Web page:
Harold and the Purple CrayonI love this kid. I’ve always liked to draw, but I never felt like I was very imaginative or creative, so the way that Harold thinks is so inspiring. He invented thinking outside the box. I also like the idea of creating the world that you want live in (in a broader sense, i.e. don’t litter if you want to live in a world with no litter on the ground), and Harold was totally in control of how his world turned out. If he got into a jam, he had the presence of mind and creativity to draw himself an escape route. What a great role model.
Catcher in the RyeI am just such the little emo kid. I read this in middle school, of course, and thought that it was speaking directly to my black little soul, of  course, and I was all, ooo now I have permission to be brood-y and mad at the world. If you haven’t read it (again, who are you?), it’s about a teenager dude who meanders aimlessly through New York, having various interactions with people that all validate his sense that people are “phony”, disappointing, and generally beyond his grasp and/or beneath him. It’s nice, as an adolescent, to see someone acknowledge that sometimes people really are inane/self-centered/moronic/etc. But when you gain a little maturity, it’s just like ughh…yes, sometimes it rains, but must we spend an entire 200 pages discussing just how unpleasant the rain is?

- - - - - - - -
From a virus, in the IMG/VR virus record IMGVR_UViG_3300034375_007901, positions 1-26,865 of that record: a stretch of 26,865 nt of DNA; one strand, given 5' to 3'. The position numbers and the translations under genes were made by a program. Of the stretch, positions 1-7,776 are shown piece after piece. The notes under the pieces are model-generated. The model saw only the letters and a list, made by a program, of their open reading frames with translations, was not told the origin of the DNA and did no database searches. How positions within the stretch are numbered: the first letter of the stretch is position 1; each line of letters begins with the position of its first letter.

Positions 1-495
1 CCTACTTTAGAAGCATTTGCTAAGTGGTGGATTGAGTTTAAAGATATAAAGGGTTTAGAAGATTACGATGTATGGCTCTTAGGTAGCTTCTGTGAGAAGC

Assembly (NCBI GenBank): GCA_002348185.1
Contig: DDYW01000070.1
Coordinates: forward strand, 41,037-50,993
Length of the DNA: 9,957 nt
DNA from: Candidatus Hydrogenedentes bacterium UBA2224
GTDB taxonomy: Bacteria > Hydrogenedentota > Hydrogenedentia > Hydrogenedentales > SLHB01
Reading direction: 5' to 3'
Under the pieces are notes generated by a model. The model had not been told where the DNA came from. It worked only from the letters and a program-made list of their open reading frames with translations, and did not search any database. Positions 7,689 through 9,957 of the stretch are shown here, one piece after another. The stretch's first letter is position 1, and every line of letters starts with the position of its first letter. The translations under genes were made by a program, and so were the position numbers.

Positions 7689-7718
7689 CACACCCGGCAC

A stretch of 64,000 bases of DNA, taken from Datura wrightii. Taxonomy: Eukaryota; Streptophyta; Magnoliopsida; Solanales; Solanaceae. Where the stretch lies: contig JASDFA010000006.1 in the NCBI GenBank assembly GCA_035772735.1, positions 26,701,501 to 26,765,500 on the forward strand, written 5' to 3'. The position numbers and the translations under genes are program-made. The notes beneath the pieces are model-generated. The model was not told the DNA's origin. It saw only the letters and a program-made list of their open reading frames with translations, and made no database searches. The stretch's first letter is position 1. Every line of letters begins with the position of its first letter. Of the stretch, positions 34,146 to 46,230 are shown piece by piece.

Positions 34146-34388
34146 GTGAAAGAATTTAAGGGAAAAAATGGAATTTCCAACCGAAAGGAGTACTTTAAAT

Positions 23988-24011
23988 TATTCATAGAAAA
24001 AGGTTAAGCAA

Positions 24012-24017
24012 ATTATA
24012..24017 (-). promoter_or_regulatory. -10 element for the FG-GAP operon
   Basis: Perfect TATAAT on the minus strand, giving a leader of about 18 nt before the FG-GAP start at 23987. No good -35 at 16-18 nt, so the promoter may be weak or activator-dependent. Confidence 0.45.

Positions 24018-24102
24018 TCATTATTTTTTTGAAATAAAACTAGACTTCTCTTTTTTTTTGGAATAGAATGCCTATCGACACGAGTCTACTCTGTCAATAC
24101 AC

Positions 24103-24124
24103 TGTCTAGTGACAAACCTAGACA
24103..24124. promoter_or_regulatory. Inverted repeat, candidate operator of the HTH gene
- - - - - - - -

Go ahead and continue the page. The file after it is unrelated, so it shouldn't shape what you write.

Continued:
StiffI LOVE this book. I love Mary Roach as a nonfiction writer; she could make any topic interesting, engaging, and easy to understand. In this book, she explores all of the common things that we do to a person’s body after death (e.g. embalming, burial, cremation, scientific studies, etc.).

Hitchiker's Guide to the GalaxyI love anything that intelligently presents our social world to us through the lens of an outsider. We humans are so silly. And this book is so entertaining. Read it!